Great Scott! Millions of moviegoers consider Back to the Future to be one of the most entertaining film trilogies of all time. With that many fans yearning for hoverboards and flux capacitors, it's a given that more than a few bizarre fan theories are bound to pop up—like the one that claims Doc Brown was suicidal. But one intricate idea, known as "The Lockard Theory," suggests that the Back to the Future trilogy is actually an extremely complex story, and one that's told in perfect symmetry.

Netflix released a YouTube video that gives a brief overview of the theory, which originated with writer Robert Lockard. The basic idea is that the trilogy is presented as a chiasmus, a literary device that emphasizes the symmetrical structure of a narrative, which is told and then repeated in reverse order—like the narrative version of a palindrome. (See: John F. Kennedy's "Ask not what your country can do for you; ask what you can do for your country" quote for one of the most famous examples of a chiasmus.)

For example: The original Back to the Future starts with Marty McFly getting blown away by a giant guitar amp and then talking to Doc on the phone, while Back to the Future Part III ends with Marty and Jennifer getting blown away by Doc's new time machine, then speaking with Doc for the last time.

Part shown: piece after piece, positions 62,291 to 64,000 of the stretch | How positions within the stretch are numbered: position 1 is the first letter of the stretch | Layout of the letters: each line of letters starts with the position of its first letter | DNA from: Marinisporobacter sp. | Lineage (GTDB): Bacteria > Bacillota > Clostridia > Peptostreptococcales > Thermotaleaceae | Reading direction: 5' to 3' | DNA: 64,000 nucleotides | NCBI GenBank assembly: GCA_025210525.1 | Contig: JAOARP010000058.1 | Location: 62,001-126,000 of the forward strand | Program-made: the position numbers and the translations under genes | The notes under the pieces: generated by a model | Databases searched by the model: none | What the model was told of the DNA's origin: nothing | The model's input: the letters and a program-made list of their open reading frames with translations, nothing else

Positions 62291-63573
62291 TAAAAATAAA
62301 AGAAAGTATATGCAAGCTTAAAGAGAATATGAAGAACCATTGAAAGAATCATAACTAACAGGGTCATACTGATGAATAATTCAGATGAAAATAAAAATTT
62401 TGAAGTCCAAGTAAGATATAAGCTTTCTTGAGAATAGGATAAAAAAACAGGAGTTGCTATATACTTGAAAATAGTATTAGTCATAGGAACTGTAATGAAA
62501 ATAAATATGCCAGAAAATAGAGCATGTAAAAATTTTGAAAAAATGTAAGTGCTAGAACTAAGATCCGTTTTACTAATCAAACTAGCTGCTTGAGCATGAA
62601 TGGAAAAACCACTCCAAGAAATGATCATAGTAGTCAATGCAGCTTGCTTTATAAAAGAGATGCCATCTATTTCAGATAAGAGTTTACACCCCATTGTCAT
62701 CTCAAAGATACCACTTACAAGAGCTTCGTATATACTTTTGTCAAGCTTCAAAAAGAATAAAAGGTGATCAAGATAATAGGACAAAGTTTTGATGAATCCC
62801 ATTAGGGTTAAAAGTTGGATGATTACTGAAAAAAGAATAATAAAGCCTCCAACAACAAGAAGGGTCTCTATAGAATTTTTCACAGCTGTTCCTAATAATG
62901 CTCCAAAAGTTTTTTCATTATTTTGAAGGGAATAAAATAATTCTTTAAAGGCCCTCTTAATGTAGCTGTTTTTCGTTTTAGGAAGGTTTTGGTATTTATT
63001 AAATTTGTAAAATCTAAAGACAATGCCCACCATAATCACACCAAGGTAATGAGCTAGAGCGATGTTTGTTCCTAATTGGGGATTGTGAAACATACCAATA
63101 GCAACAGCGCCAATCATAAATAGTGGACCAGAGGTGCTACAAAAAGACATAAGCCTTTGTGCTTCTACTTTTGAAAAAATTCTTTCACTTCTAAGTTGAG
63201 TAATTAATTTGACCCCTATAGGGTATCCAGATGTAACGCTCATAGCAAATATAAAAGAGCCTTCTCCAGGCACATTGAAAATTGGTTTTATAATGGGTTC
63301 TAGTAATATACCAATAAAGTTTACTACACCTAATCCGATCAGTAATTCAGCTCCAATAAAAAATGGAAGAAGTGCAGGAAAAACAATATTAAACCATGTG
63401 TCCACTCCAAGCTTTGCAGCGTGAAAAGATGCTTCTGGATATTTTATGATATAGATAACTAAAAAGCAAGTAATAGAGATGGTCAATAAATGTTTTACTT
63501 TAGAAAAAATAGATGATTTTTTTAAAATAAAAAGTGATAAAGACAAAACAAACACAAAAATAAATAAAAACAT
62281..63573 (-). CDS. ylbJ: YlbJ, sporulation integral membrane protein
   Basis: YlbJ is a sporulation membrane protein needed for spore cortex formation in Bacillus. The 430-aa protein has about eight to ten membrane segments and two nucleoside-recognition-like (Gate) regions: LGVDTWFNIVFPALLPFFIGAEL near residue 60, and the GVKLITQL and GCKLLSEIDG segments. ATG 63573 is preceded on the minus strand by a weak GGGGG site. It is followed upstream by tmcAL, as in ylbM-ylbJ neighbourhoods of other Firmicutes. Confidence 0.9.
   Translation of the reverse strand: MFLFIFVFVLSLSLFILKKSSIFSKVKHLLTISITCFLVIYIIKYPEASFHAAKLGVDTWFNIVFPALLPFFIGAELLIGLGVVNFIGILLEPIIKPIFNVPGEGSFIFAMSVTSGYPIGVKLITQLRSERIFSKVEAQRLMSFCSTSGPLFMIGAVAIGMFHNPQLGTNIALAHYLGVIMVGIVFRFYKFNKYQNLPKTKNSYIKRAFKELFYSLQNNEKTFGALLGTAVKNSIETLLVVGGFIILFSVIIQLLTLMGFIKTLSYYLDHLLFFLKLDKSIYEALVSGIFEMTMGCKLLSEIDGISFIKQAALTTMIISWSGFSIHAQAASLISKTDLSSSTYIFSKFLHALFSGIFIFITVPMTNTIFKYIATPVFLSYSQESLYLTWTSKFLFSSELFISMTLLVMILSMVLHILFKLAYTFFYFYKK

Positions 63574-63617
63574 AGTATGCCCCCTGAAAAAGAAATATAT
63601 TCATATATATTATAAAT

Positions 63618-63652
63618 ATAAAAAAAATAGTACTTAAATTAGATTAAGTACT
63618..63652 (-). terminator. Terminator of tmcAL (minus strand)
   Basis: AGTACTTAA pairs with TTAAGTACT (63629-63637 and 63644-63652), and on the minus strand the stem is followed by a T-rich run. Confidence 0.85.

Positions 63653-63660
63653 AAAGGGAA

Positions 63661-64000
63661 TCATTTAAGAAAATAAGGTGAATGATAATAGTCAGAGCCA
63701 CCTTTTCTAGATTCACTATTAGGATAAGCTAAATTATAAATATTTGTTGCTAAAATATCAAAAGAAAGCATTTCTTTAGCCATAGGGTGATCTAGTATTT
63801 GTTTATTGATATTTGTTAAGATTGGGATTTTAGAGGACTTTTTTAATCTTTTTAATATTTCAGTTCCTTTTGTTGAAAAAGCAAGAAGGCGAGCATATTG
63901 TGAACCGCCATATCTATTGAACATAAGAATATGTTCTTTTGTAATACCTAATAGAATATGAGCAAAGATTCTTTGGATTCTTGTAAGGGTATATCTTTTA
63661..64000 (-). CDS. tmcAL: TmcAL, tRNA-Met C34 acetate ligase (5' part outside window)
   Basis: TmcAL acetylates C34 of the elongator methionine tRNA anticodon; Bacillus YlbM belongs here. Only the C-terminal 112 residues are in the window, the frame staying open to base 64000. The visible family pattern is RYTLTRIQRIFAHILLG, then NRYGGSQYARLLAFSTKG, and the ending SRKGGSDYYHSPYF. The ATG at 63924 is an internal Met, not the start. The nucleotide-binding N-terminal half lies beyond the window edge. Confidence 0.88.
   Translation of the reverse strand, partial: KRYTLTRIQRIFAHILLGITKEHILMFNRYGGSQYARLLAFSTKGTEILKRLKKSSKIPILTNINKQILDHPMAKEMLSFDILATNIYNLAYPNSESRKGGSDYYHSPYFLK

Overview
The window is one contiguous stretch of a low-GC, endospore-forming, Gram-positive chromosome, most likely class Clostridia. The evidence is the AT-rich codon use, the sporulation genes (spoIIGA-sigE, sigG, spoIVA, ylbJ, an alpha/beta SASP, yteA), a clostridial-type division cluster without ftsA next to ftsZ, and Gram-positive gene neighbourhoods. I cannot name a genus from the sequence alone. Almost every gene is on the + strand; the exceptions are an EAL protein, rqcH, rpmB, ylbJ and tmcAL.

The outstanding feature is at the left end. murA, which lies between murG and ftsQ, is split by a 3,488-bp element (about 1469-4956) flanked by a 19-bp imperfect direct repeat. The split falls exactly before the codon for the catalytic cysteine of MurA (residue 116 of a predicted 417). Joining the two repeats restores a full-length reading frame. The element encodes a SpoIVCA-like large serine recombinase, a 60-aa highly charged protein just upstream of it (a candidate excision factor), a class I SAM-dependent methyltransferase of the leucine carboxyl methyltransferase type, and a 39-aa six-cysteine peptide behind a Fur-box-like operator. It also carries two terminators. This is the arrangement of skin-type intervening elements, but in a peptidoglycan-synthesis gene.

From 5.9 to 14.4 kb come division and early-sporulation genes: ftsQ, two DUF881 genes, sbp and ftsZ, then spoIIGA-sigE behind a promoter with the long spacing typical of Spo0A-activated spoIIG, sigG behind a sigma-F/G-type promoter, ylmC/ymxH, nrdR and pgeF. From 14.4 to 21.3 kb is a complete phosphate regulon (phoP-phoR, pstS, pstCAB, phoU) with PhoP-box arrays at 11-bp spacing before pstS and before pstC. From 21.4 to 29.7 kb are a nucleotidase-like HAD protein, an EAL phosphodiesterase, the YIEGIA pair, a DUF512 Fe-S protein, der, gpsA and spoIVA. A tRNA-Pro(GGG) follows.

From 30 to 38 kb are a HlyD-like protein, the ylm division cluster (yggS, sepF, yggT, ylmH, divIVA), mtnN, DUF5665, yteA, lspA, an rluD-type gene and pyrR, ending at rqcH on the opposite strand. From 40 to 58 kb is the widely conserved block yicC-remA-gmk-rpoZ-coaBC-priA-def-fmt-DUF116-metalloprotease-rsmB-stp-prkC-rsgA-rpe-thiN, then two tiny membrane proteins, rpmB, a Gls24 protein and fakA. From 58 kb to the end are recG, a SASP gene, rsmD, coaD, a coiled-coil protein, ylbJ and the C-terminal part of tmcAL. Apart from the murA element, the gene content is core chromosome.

The entire trilogy plays out until the turning point of the story—which is in the middle of the alternate timeline in Part II, when Marty gets kicked out of his old house and is nearly killed in a gun fight—and then mirrors itself. He then meets with Doc, who explains the alternate 1985 timeline. (See, we told you it was elaborate.)

The Netflix video below gives an overview of the "Lockard Theory." For a more in-depth explanation, visit Lockard's website, where he actually breaks down the trilogy to match up each scene with its perfect counterpart. This is heavy!